Although the level of afterheat decreased with every hour, it was still significant – after 24 hours off the power of the reactor No. 2 it was about 0.5% of full capacity, which is about 12 thermal MW. Meanwhile, there was no possibility that the heat transferred from a core to water tanks could have been picked out of the reactor. The water in the tanks was heating up until it reached saturation level and began to evaporate. Then, the water above the reactor core evaporated as well (Fig. 1). Water table subsided, the upper parts of the fuel revealed and overheated . The surface temperature of the fuel has reached 1000 ° C and continued to increase. At high temperatures the chemical reaction occurs causing the exhalation of hydrogen – as it was the case in Fukushima- and when the operators have decided to lower the pressure in the reactor and released the water vapour, hydrogen escaped with the steam into the air and exploded. This resulted in breakage of the reactor buildings and the outflow of radioactive substances. Thus the reactors in Fukushima defended themselves by several hours, due to lack of electricity and cooling water they have been eventually damaged.

Radiological consequences of failure – contrary to alarmist media reports – are insignificant. No one was killed by radiation, nor among the plant staff, nor among the population. In Fukushima plant three workers were killed by the earthquake and tsunami. However, it was not due to radiation, but the injuries caused by ground shocks. It should be strongly emphasized, because the earthquake and tsunami in Japan caused huge losses – more than
10 000 deaths and over 15,000 missing persons. The failure of the one of many Japanese nuclear power plants, even bringing about temporary evacuation of the population and loss of power, is much smaller loss for the society than thousands of deaths. We should keep it in mind, because when we read about the thousands of victims in Japan, it seems that the radiation provoked these victims. Don’t make ourselves intimidated – the destruction of Japan and thousands of victims are engendered by earthquake and tsunami, not by failure in Fukushima.

Are we threatened by the similar failure as the one in Fukushima?

Poland is not exposed to important earthquakes or tsunamis. Hurricanes and the rainfalls are not likely to threaten power plants of III generation. The accident in Fukushima will trigger
a series of safety analysis of currently operating reactors and those being designed or under construction all around the world. It is expected that the required margins of safety against natural disasters will increase. Resistance requirements to severe failures will be confirmed, in particular with regard to the control of risks associated with hydrogen explosions and the provision of an additional line of defence in depth in the form of extra sources of electrical power apart from an external network and emergency diesel generators. Guidelines for action in case of serious accidents will be reviewed and power plants will furnish appropriate supplements to ensure that the operator can effectively implement these guidelines. It can be foreseen that the oldest reactors will have to make significant improvements or will be turned off and the new ones will be constructed in their place. However, in relation to the reactors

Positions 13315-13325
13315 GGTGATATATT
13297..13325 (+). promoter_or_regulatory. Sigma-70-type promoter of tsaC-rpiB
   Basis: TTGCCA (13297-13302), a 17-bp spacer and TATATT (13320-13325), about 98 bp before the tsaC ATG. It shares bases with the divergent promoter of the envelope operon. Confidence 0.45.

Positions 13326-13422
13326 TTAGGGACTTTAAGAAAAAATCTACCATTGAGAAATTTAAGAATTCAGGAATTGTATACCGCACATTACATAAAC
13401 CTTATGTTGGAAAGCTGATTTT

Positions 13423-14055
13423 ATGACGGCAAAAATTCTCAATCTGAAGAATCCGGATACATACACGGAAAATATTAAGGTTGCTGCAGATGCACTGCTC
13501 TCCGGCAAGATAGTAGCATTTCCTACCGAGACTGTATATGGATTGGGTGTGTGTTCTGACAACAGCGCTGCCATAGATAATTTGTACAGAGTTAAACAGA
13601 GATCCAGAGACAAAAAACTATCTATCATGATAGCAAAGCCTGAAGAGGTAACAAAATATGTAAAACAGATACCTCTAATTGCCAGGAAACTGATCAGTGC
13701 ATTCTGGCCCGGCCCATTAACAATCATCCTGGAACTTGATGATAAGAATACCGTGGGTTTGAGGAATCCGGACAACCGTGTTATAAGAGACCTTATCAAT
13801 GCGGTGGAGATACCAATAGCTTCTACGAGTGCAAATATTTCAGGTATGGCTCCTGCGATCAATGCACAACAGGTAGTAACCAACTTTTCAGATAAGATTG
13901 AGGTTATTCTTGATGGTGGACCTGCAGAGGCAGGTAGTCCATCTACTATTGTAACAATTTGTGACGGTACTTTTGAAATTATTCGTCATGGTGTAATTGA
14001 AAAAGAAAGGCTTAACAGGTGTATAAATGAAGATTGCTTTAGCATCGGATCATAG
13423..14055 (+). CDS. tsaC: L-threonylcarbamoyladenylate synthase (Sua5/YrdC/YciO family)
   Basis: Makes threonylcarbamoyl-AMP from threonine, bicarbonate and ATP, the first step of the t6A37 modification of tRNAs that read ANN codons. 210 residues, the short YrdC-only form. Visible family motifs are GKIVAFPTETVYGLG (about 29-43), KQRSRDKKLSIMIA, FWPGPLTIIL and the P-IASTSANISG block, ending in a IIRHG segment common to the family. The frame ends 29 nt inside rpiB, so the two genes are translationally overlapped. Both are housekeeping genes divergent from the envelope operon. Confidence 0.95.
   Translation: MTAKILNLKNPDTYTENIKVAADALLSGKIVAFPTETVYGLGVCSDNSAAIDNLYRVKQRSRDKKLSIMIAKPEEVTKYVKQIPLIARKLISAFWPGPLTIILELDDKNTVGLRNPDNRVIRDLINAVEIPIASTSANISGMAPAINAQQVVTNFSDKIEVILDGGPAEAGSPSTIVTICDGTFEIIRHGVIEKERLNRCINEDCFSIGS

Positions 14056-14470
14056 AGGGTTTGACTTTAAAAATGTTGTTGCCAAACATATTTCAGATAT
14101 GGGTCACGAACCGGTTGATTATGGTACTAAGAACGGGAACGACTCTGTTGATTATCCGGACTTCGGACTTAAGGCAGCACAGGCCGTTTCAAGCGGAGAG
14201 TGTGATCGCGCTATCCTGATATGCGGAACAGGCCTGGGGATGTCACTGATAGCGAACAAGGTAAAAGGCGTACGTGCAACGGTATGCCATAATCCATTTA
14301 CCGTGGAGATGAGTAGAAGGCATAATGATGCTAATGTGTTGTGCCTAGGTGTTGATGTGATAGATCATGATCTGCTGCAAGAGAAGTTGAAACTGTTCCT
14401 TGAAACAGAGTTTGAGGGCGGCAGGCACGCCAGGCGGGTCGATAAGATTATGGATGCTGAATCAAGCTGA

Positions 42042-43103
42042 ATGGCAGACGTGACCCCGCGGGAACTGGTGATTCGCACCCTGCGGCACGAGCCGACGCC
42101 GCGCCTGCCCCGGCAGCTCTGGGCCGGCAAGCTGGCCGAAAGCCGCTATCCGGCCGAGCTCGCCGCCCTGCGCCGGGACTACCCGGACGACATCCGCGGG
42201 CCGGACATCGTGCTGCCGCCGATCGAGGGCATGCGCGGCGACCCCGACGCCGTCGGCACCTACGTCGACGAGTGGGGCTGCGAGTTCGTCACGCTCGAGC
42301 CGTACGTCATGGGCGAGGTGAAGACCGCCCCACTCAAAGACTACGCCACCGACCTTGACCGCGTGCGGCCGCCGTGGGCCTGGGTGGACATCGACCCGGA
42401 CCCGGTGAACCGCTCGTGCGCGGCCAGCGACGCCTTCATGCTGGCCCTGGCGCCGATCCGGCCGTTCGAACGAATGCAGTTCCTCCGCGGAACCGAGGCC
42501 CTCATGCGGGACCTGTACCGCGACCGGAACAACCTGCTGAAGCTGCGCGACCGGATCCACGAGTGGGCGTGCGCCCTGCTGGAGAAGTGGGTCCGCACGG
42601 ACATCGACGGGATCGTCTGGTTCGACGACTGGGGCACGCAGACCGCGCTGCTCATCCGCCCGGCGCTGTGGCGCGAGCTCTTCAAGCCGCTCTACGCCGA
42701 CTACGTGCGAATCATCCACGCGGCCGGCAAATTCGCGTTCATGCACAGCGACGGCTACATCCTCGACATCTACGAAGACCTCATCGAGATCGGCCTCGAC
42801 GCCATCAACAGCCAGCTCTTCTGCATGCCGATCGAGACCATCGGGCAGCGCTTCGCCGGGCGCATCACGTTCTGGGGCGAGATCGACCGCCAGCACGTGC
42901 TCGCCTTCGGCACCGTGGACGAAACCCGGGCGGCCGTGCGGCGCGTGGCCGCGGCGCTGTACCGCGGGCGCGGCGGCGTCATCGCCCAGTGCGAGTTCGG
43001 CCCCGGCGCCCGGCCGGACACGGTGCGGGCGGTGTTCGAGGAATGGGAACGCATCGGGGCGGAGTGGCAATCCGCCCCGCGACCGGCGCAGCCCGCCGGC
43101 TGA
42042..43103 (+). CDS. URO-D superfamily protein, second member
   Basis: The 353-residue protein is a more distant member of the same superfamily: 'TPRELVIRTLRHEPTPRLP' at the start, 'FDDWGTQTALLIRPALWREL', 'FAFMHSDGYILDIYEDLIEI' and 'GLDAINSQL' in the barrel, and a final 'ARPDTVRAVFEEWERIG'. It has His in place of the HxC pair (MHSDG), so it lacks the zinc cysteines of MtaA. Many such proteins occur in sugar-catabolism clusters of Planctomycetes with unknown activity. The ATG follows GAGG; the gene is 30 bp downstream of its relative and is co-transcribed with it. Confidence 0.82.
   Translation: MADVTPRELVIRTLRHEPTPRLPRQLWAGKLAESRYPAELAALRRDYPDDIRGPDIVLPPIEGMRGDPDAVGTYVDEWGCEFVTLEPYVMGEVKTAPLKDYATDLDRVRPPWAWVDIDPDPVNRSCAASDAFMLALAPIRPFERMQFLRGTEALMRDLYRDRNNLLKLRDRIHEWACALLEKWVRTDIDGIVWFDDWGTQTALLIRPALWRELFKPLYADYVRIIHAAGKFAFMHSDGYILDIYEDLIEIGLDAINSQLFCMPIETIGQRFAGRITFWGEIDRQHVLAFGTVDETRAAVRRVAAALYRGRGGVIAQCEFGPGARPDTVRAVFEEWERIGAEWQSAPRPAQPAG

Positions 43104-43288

of III generation we should not expect any significant changes.

According to current knowledge, the reactors of III generation are insusceptible to threats, even such great as in Japan. For example, the EPR reactor offers the following safety features:

  • resistance to the earthquake – the standard 0.3 g, may be extended;
  • resistance not only to the tsunami- to the terrorist attack as well;
  • control of hydrogen concentration by means of passive autocatalytic systems recombining hydrogen and oxygen;
  • a powerful security cabinet which covers the whole reactor, as well as placing the safety systems and emergency power supply in the massive bunkers able to withstand not only tsunamis, but also plane hit.

AP1000 and ESBWR reactors can operate without electrical power. The EPR power is autonomously ensured and resistant to catastrophes. Reactors of III generation were designed before the failure in Japan. But the conclusions driven from previous failures were enough to make them immune to threats, such as in Japan.

So should we build nuclear power plants in Poland or not?

We want to build nuclear power plants, because we have to diversify our energy sources. We cannot just continue to use coal. Moreover, the renewable energy sources are still very expensive and work with interruptions and we cannot rely on their energy supply when needed. Nuclear energy produces clean electricity without air or water harmful emissions and is cheap, which is important for each country (especially for Poland where the life is still much harder than in the countries of the former European Union). The amount of electricity used by the average Polish citizen is more than twice lower than the average energy consumption in the countries of the former EU. Only three countries in the nowadays European Union use less electricity than we do: Romania, Latvia and Lithuania. If we want to join the economically powerful countries in the European Union we need more energy. And its clean and cheap source is nuclear power.

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About Andrzej Strupczewski

Vice-president of Ecologists for Nuclear Energy Association.